Spirals is a group parenting programme for parents of children aged from birth to three years of age. The programme provides an introduction to a range of relevant topics, and child development issues for parents and caregivers. Play is a central theme of the programme with interactive sessions on play each week. The delivery method is fun and varied with lots of discussion and practical tips on how to support babies and toddlers as they grow and learn. This programme is ideal for younger parents.
Delivery is innovative with use of ‘YouTube’ clips to illustrate key developmental concepts sourced from the Growing Child. Group quizzes, group discussions and ‘hands on’ demonstrations are used throughout the programme - ‘Powerpoint style’ presentations are avoided. Delivery of the programme can be flexible and designed to meet specific needs. Participation in the Lifestart Spirals Programme helps to raise awareness about a number of key parenting and child developmental issues including:
l Bonding & Attachment l Feeding & Nutrition
l Parenting Styles & Managing Behaviour l Children’s holistic development
l Keeping Children safe from harm l The importance of play for children’s well being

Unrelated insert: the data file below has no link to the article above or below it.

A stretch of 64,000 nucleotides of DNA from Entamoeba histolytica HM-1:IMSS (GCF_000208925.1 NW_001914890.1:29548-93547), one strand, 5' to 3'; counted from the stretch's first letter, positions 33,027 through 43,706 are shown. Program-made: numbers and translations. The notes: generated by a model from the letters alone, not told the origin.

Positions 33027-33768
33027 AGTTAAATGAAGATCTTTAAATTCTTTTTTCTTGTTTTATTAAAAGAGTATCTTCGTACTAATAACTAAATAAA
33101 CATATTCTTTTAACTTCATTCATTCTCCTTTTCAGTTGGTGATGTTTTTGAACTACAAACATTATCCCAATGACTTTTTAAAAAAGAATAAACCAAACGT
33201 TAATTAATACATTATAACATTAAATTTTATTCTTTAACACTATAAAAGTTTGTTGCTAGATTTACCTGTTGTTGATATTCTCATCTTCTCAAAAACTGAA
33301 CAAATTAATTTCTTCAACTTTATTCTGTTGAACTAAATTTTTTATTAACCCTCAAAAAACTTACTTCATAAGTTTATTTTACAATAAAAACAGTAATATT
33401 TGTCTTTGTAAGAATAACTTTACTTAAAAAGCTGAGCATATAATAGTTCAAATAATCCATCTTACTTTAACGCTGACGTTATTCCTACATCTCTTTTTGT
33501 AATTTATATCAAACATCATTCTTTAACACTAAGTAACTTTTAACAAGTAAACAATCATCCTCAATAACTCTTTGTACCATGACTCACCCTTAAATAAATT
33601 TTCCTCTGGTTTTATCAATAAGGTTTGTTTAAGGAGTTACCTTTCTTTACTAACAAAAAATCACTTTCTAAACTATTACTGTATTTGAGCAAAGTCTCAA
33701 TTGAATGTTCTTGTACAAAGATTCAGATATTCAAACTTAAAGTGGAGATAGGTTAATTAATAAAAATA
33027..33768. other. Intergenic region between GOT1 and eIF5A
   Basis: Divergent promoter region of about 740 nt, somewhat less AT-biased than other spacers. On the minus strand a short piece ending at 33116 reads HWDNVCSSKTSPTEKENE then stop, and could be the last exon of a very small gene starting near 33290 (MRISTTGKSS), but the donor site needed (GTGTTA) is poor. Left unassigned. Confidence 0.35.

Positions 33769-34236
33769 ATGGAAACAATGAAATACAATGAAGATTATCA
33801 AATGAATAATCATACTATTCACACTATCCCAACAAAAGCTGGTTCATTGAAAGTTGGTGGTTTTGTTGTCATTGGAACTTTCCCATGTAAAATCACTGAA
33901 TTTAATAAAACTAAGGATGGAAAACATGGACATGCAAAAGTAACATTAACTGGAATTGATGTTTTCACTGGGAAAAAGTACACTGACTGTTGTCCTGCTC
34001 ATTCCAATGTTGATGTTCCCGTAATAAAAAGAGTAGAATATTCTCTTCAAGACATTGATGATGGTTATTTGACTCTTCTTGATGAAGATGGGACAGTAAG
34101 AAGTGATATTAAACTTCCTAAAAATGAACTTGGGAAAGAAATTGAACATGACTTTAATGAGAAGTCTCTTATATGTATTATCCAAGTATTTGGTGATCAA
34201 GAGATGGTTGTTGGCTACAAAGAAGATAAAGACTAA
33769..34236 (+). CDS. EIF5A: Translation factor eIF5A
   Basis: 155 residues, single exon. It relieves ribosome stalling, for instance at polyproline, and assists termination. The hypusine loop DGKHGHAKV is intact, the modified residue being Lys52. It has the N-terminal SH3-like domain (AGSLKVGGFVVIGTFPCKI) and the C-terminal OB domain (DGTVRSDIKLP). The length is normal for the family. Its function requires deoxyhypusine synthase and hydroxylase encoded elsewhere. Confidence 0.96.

The measurable outcomes from the Spirals programme include confident and informed young parents who can positively engage with their existing informal networks and be active participants within their communities. There are also improvements in the young parents self-efficacy measured in a number of domains including relationships, enjoyment, setting boundaries, self-acceptance and learning. Outcomes also include children who are healthy both physically and mentally and are being supported in active learning by their young parents. These impacts are measured using a pre and post programme evaluation tool which has been designed in conjunction with the Child and Family Research Centre, NUI Galway and the University of Hertfordshire.
 McNeillis C., and Kelleher, C. (1998) An evaluation of the Lifestart Early Learning Programme: with reference to the Community Mothers and Ar Leic an Teallaigh Programmes. Galway: Centre for Health Promotion, University College Galway
Type of OrganisationVCSE
- Emma Doherty
- Michelle McCabe
- Claire mcilmurray
- Mary Holmes